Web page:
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Pros: The diverse set of calculations that Poly can do are impressive and may be a fun challenge for some.
Cons: The adorable Poly can't make up for a confusing (and way too fast) calculator.
Bottom Line: Possibly a great tool for advanced students, but can be very confusing for teaching new concepts.
With over a dozen teacher presentations and a few videos demonstrating how Polyup can be used for a number of concepts, you would think Polyup is the calculator of the future, but sadly it may lead to more frustration than calculation for students. Calculators are designed to "crunch numbers" and help students quickly come up with answers to various operations, and Polyup does that very well. But by limiting which numbers and operations can be substituted or reordered to "fix" the modules Polyup provides, students have very little freedom to explore alternative answers in the preset activities; they have to follow the exact instructions that Poly wants. This could be good if you're teaching students programming concepts and they have to follow very exact rules and roles, but for exploring and teaching math, it could lead to significant frustrations. The RPN (Reverse Polish Notation) method could also lead to confusion transferring information from Polyup to regular classroom instruction. However, for students that really "get it," many machines are available to challenge and inspire them to learn new ideas, as well as a sandbox mode where all numbers and operations are available for experimentation.
Polyup is a web-based platform (and iOS and Android app) that provides students with gamified math challenges. Using a cute guide (Poly) and calculation challenges called Poly Machines, students can explore anything from simple operations (add, subtract, multiply, and divide) to more complex sequences and series (like the Fibonacci sequence and solving the Birthday Problem). Polyup walks students through problems that get progressively harder and, on the higher level machines, students are provided with a wide range of operations and functions to choose from.
Polyup also has a freeform sandbox mode and a place for users to submit their own Poly Machines, as well as over a dozen presentations available for teachers that outline how to use Polyup to teach a wide variety of concepts. Students have the choice to create an account that tracks their progress or use a guest account that seems to keep track of progress if they're using the same computer/web browser.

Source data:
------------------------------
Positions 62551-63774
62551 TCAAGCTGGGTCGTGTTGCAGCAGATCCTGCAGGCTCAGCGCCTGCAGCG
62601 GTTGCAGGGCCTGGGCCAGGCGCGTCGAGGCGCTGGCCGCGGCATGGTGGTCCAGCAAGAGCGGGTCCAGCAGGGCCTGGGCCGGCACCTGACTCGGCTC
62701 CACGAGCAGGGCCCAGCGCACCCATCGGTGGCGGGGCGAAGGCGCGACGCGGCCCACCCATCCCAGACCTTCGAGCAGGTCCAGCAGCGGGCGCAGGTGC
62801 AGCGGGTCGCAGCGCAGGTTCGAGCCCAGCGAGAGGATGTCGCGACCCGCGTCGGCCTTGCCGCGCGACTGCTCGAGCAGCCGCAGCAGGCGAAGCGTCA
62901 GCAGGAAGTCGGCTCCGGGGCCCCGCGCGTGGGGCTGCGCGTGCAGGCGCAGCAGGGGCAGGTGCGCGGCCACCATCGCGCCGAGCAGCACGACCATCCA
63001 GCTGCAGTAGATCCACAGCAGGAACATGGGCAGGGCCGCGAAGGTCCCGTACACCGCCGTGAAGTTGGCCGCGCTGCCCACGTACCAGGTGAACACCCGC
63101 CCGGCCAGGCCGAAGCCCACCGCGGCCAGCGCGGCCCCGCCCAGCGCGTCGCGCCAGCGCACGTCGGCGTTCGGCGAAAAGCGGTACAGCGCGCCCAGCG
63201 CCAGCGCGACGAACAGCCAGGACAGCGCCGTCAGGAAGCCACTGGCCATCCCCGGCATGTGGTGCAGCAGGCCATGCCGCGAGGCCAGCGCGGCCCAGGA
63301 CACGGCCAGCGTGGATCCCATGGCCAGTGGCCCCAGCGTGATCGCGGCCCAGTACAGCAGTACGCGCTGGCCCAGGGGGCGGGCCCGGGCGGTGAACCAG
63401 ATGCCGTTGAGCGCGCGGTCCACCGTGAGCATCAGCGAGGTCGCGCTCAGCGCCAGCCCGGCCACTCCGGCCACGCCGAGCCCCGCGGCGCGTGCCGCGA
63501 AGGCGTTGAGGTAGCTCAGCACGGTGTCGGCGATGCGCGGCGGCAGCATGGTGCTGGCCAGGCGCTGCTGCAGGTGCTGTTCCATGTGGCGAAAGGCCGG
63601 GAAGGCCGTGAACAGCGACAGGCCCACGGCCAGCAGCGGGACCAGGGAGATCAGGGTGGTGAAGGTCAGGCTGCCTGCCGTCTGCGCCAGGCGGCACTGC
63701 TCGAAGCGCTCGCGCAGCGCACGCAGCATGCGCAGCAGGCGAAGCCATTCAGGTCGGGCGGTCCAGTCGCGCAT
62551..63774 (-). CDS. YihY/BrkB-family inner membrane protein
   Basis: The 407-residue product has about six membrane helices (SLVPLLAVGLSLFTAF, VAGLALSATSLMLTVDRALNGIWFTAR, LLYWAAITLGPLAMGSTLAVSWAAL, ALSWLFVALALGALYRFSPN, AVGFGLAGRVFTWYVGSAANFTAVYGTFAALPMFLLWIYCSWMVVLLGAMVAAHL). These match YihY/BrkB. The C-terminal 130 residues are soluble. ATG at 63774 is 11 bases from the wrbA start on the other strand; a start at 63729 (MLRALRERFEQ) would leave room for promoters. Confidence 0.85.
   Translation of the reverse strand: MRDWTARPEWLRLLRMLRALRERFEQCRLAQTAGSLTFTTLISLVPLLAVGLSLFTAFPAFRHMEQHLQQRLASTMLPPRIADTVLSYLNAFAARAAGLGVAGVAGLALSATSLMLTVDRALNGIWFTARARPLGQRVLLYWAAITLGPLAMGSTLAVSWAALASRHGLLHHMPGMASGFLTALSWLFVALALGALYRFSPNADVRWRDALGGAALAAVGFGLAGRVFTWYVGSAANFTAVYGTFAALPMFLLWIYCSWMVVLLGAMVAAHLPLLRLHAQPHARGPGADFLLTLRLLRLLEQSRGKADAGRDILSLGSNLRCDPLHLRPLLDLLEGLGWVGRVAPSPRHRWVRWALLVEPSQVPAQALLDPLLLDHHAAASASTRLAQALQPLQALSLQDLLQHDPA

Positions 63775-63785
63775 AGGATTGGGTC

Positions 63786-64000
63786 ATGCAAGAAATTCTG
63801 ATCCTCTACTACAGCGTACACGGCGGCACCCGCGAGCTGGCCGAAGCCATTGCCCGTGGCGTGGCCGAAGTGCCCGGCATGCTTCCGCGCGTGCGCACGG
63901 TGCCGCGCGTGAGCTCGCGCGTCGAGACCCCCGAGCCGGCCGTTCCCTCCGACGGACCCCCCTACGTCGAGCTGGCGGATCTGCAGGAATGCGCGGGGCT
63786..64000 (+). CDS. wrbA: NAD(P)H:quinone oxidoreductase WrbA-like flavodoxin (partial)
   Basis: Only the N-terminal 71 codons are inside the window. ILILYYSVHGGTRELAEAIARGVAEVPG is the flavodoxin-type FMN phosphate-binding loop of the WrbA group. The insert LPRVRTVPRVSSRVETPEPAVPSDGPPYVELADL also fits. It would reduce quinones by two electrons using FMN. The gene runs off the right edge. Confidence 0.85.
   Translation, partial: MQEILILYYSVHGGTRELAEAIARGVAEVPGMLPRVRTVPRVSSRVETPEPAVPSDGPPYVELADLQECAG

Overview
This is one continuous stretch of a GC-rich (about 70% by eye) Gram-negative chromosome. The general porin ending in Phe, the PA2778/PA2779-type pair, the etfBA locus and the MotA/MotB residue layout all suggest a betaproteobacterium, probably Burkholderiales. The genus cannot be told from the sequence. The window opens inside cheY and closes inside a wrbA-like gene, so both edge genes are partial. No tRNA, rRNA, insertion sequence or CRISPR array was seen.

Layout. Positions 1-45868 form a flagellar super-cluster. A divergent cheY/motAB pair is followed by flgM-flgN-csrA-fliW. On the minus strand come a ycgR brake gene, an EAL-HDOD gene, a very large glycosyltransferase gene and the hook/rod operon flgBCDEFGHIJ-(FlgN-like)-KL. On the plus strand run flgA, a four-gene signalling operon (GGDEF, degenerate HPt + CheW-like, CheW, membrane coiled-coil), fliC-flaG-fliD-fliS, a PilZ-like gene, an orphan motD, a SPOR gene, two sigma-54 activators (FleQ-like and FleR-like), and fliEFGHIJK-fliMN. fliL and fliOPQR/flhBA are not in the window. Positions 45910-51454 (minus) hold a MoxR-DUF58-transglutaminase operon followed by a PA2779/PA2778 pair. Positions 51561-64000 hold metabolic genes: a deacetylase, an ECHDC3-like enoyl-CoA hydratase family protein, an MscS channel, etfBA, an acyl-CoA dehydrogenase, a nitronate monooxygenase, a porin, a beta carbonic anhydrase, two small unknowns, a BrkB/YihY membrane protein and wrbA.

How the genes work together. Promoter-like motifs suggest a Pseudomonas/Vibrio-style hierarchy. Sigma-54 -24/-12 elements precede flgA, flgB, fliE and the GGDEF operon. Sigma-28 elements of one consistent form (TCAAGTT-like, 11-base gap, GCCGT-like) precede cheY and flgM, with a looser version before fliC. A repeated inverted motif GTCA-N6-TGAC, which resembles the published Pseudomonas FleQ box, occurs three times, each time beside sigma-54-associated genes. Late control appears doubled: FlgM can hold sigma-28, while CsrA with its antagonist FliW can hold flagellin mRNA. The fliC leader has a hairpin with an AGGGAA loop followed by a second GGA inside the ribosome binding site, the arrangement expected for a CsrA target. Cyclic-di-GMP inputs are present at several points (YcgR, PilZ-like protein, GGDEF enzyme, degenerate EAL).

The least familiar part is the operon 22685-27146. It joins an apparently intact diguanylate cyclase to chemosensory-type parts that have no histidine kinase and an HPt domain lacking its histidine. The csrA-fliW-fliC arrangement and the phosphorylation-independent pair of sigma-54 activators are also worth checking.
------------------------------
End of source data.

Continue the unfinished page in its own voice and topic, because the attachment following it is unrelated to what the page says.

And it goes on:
Polyup uses a top-down model, or Reverse Polish Notation (RPN), to do calculations -- which could be very confusing for students. While it works very well for Polyup, this method is counterintuitive for students who have been taught PEMDAS or BEDMAS. Students could easily get confused about which operation is being performed on which set of numbers and how these calculations are being put together to come up with the answer.
The calculations also run extremely fast (unless students can quickly navigate to the "slow down" button, which then runs very slowly), and once an answer has been reached, there are no indications of what went wrong -- simply a statement from Poly of "That is not what I am looking for." This could quickly frustrate students who may not be able to determine where they went wrong. The app addresses some of these issues by providing a variable speed bar and hints when students get stuck, but this feature doesn't seem to be available on the web browser version. For students who are struggling or just being introduced to these concepts, Polyup may be more frustrating than insightful. For students who have a strong grasp of the concepts or want a challenge, then Polyup may be just the game for them.